When I began my “25 Series To Read In 2014” reading challenge this year, I was intending to cover Lost Tribe of The Sith. And then just last week, or the week before that, I discovered that it wasn’t a series as much as it was a collection of short stories and I was like, uhm… well…., so I rethought the whole thing and added the Fate of The Jedi series to the challenge instead. From what I’ve heard from a lot of friends who are dedicated Star Wars fans, this particular series has a, let’s say, not-so-good reputation. So I decided to take up that challenge because I wanted to get a bit more current with my Star Wars reading, and this seemed like a good place.
Fate of The Jedi #1: Outcast presents a very bold new vision of Star Wars that really might not be for everyone. When this novel begins, the galaxy far, far away has changed considerably since I was last in it. Jagged Fel is now the ruler of the Imperial Remnant. Former Imperial Natasi Daala is now the Chief of State of the Galactic Alliance. The Jedi are a force directly under the aegis of the GA, with much of its freedom curtailed, and so on. To be honest, I loved all of this. Yeah, sure, it was all really weird at first, and I still can’t accept that Daala of all people is now the leader of democracy in the galaxy, but yeah, this was actually quite a fun book!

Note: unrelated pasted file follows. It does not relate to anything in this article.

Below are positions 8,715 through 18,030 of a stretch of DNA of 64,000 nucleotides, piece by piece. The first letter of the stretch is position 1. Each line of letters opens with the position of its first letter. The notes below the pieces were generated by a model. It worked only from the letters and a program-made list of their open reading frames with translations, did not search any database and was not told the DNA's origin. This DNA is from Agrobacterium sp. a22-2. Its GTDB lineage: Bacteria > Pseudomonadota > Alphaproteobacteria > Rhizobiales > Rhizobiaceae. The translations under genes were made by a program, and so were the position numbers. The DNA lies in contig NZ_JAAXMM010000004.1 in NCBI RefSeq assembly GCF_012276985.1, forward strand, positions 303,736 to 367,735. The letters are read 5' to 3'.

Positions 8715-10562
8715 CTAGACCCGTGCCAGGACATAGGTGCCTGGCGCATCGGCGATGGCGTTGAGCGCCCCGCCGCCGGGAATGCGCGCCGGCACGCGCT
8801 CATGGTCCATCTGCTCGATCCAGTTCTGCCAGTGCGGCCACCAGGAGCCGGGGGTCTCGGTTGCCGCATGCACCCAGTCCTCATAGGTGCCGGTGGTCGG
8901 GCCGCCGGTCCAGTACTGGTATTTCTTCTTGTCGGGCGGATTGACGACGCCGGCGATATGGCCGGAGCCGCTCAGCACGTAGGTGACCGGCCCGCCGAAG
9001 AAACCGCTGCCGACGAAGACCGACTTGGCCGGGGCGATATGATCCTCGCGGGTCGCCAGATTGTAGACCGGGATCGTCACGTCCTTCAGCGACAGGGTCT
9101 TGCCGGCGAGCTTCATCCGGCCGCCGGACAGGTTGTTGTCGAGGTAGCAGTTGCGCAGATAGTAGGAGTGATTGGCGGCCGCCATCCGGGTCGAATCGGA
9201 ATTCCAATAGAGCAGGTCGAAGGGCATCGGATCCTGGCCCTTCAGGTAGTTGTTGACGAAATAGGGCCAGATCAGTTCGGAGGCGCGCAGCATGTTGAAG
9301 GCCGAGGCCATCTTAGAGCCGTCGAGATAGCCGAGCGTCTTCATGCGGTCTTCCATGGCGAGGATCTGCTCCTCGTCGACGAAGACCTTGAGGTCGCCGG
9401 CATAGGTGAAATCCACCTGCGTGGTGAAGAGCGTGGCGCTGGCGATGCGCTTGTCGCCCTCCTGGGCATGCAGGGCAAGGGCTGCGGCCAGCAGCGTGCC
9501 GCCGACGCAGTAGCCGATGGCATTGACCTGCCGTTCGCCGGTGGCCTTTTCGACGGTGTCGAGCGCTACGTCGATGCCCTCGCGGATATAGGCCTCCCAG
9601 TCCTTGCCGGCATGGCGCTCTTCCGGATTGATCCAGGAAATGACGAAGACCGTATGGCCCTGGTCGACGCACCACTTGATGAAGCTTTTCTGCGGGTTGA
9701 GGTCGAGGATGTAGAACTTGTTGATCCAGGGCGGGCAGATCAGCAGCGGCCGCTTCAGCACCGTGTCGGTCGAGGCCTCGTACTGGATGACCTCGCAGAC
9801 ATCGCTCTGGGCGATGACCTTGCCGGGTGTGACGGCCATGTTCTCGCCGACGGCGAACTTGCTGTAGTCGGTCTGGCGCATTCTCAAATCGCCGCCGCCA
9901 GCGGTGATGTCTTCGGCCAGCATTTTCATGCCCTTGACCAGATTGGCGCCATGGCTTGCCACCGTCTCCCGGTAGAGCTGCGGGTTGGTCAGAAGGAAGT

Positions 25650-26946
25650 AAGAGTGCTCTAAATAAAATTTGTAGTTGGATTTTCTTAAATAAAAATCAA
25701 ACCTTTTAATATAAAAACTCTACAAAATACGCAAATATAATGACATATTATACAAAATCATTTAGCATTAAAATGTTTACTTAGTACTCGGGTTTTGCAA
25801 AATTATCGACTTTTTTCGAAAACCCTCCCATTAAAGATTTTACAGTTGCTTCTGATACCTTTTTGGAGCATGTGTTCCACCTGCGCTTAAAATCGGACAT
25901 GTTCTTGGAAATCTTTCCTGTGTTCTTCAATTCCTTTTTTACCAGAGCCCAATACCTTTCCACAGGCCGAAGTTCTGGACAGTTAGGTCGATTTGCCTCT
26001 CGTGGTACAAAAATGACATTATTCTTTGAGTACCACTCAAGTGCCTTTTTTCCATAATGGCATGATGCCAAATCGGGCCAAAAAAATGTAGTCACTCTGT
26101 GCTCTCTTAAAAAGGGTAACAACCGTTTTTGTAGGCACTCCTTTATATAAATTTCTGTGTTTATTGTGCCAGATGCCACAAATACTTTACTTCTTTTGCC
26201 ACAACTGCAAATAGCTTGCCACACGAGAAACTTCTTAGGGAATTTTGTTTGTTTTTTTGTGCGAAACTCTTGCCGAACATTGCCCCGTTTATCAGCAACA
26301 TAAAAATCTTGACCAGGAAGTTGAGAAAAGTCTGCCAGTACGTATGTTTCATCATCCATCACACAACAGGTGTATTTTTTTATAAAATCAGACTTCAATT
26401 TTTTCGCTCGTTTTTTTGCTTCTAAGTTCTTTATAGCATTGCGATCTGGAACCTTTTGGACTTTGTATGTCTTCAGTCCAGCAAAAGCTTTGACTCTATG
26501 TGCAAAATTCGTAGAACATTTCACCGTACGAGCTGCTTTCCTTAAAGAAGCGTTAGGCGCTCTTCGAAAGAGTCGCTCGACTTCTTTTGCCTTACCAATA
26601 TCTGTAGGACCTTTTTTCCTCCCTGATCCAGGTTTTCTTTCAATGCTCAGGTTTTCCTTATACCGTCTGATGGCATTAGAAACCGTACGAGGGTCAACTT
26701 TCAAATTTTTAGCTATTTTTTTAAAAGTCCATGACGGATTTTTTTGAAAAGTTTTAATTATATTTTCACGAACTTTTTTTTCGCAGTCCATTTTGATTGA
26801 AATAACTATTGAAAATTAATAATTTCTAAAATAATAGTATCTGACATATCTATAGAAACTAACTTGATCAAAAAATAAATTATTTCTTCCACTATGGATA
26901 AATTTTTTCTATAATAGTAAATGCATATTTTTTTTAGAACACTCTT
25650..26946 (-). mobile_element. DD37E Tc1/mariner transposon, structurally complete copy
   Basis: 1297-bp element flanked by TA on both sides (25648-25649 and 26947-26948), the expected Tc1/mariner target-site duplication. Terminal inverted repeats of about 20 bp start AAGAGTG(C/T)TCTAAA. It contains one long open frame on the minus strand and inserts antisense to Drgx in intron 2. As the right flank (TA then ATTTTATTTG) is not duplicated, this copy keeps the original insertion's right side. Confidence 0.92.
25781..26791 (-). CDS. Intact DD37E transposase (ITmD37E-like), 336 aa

Once Disney’s acquisition of Lucasfilm and the rights to pretty much all future Star Wars movies and cartoons and comics and what not was finalized last year and news began filtering in of all the new things being planned, one of the ones to come out was that the House of Mouse was going to deliver on a new Star Wars animated series set in the period between Revenge of The Sith and A New Hope. The first trailer released was somewhat decent, though problematic, but I was kind of excited that a different period was being considered for the format, given that most of the previous work was so focused on the Clone Wars themselves.
And this past week at San Diego Comic Con 2014, Disney released a new trailer that also contains some extensive footage of the animated series, and this is kind of where I am beginning to lose some interest because the story appears to be rather haphazard and the characters appear to be cliches in the way that only Disney can do, though sometimes to great net-positive effect, and the animation doesn’t really work so well for me either, especially not after having seen three excellent seasons of The Clone Wars (it rain for a total five seasons!) and other previous Star Wars animated work, from what I remember.
Last year, Lucas Books began a brand-new Star Wars series, the Empire and Rebellion, wherein we got to read three different stories, each focusing on a different member of the Star Wars trinity: Leia, Han and Luke. The first novel came out last year, Martha Wells’ quite excellent Razor’s Edge, and I’ve been kind of looking forward to the other two books ever since, Corey’s Honor Among Thieves and Kevin Hearne’s Heir To The Jedi. I love reading fiction about the Rebellion Era and Razor’s Edge scratched that particular itch quite well, so I was expecting Honor Among Thieves to be quite good, even though it is written by an author I don’t like.